New Zealand shares fell as stock markets across Asia followed Wall Street's lead as investor optimism over the pace of the recovery was brought to a halt by pessimistic economic outlooks and a growing number of new Covid-19 cases in some US states.
The S&P/NZX 50 Index dropped 248.99 points, or 2.2 per cent, to 10,905.94. Within the index, 47 stocks fell, one rose, and two were unchanged. Turnover was $202.9 million.
The stare-down between resurgent stock markets and waning economies broke overnight. Wall Street investors were the first to blink after the US Federal Reserve gave dire economic forecasts and as new cases of Covid-19 increased in three US states.
The major US benchmark indices dropped more than 5 per cent overnight and Asian markets followed. The NZX 50 fell 4.5 per cent when local trading opened, but recovered throughout the day. Australia's ASX 200 Index followed a similar trend and was down 1.5 per cent at 5pm in Wellington.
"Markets have effectively released some steam after pretty exuberant times," said Brad Gordon, an investment adviser at Hobson Wealth.
Gordon said the recent negative headlines were no worse than investors had been seeing since March, with the market reaching an inflexion point rather than investors reacting to bad news.
Markets had been on an upwards tear from March lows. This week, the S&P 500 had rallied 44 per cent from the trough, the Nasdaq Composite hit an all-time high and the NZX 50 had advanced more than 30 per cent.
Now those gains were being cashed in as investors feel the market had reached a tipping point.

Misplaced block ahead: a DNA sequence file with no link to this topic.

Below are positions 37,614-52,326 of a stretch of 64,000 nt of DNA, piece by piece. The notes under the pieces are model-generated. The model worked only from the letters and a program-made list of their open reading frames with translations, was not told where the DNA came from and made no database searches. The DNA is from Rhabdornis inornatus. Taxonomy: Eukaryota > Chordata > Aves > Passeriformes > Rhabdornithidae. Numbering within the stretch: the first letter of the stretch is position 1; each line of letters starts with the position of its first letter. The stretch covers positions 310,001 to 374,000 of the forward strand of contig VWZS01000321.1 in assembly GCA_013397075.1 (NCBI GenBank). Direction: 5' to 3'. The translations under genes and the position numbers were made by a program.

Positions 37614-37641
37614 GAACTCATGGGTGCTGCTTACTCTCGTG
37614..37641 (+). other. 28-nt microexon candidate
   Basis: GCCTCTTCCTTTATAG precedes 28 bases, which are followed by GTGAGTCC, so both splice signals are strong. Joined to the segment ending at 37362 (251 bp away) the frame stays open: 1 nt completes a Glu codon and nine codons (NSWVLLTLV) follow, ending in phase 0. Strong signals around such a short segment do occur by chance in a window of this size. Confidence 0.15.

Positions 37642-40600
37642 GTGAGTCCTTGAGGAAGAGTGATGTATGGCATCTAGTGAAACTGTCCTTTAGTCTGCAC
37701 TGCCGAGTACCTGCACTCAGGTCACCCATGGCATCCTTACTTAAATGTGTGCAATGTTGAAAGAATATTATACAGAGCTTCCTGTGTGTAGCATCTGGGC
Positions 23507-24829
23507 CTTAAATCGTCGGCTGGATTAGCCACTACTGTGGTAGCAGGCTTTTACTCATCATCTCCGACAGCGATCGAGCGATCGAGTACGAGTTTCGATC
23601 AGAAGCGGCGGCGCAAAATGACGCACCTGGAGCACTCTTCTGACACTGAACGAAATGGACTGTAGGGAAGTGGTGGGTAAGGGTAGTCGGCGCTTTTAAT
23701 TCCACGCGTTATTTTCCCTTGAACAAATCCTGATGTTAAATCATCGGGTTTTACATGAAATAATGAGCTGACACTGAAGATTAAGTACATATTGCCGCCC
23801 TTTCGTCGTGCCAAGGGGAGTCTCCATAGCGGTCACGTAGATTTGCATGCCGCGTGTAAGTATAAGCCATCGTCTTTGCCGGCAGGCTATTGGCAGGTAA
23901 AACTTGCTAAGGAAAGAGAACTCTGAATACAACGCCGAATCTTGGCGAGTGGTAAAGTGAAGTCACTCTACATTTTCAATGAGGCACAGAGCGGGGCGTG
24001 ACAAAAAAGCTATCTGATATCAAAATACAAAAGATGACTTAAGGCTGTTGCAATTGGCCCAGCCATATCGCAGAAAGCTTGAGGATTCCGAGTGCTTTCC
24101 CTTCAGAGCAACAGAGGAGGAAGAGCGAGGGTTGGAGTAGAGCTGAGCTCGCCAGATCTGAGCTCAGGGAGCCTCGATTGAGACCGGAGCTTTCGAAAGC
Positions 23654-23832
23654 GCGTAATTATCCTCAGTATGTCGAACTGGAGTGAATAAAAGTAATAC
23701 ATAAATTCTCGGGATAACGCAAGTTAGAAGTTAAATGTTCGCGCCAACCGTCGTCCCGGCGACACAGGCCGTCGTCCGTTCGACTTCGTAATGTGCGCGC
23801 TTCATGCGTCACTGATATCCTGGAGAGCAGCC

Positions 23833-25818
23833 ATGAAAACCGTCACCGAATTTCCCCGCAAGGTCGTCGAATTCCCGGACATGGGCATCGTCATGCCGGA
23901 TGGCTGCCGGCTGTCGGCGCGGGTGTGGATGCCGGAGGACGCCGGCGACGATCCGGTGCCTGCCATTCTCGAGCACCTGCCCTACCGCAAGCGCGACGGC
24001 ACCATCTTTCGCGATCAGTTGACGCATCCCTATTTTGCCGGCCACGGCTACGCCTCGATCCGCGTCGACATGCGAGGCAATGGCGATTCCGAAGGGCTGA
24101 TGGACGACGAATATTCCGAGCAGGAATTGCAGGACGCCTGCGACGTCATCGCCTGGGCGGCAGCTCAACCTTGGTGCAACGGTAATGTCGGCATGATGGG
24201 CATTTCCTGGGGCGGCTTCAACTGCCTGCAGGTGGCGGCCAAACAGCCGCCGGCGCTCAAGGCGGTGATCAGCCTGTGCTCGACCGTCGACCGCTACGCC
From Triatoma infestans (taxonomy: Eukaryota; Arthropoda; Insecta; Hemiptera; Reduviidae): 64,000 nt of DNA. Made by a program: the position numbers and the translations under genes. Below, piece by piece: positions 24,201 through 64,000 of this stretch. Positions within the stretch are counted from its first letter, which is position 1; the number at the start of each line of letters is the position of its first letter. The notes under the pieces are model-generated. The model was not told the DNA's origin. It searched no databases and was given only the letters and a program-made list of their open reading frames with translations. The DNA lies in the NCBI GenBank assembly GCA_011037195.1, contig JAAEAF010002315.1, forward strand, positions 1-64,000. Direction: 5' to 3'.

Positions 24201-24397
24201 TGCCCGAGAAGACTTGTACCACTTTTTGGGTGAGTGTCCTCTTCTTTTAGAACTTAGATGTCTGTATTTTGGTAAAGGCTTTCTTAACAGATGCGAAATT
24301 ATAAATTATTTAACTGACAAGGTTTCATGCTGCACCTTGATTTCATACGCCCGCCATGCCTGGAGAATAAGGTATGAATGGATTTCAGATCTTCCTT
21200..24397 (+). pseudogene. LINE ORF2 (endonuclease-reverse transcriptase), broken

Gordon said the correction was unlikely to last as some investors who had been sitting on the sidelines were buying the recent weakness. US futures were up in local trading, suggesting Wall Street would bounce back tonight.
Sky Network Television led the local market, falling 11.1 per cent to 16 cents. The pay-TV operator completed the retail component of a $157m capital raising at 12 cents a piece.
After trading closed, S&P announced changes to the NZX 50, with Gentrack leaving the benchmark index and Napier Port joining it. Gentrack fell 4.2 per cent to $1.60, while Napier Port declined a more modest 0.3 per cent to $3.53.
Retail and travel stocks, which had been driving the wave of recovery in recent weeks, bore the brunt of today's decline.
Vista Group International fell 7.8 per cent to $1.66, Kathmandu Holdings declined 6.7 per cent to $1.11, SkyCity Entertainment Group fell 5.5 per cent to $2.75.
Air New Zealand fell 2.4 per cent to $1.62, Gordon said the airline's swiftly rising share price over recent weeks had "defied all common sense."
Auckland International Airport dropped 4 per cent to $6.48 and Tourism Holdings decreased 1.3 per cent to $2.31.
Refining NZ fell 4.5 per cent to 85 cents and Z Energy declined 3 per cent to $2.95. Both stocks have been hit by dramatically reduced demand for fuel due to pandemic lockdowns and ensuing slowed activity.
Westpac Banking Corp dropped 4.1 per cent to $18.98, Australia & New Zealand Banking Group declined 3.5 per cent to $20.19 and Heartland Group fell 3.7 per cent to $1.31.
Ryman Healthcare fell 1.5 per cent to $12.85, having fallen 21.3 per cent year to date. The country's biggest listed retirement village operator reported a 6.6 per cent rise in underlying annual profit today.
Precinct Properties New Zealand fell 2.1 per cent to $1.625. It paid a third-quarter dividend of 1.575 cents today and said it's confident of meeting full-year dividend guidance of 6.3 cents.
Trustpower was the solitary gainer on the day, up 0.6 per cent at $7.07. Vector was unchanged at $3.65 and Skellerup Holdings closed unchanged at $2.05.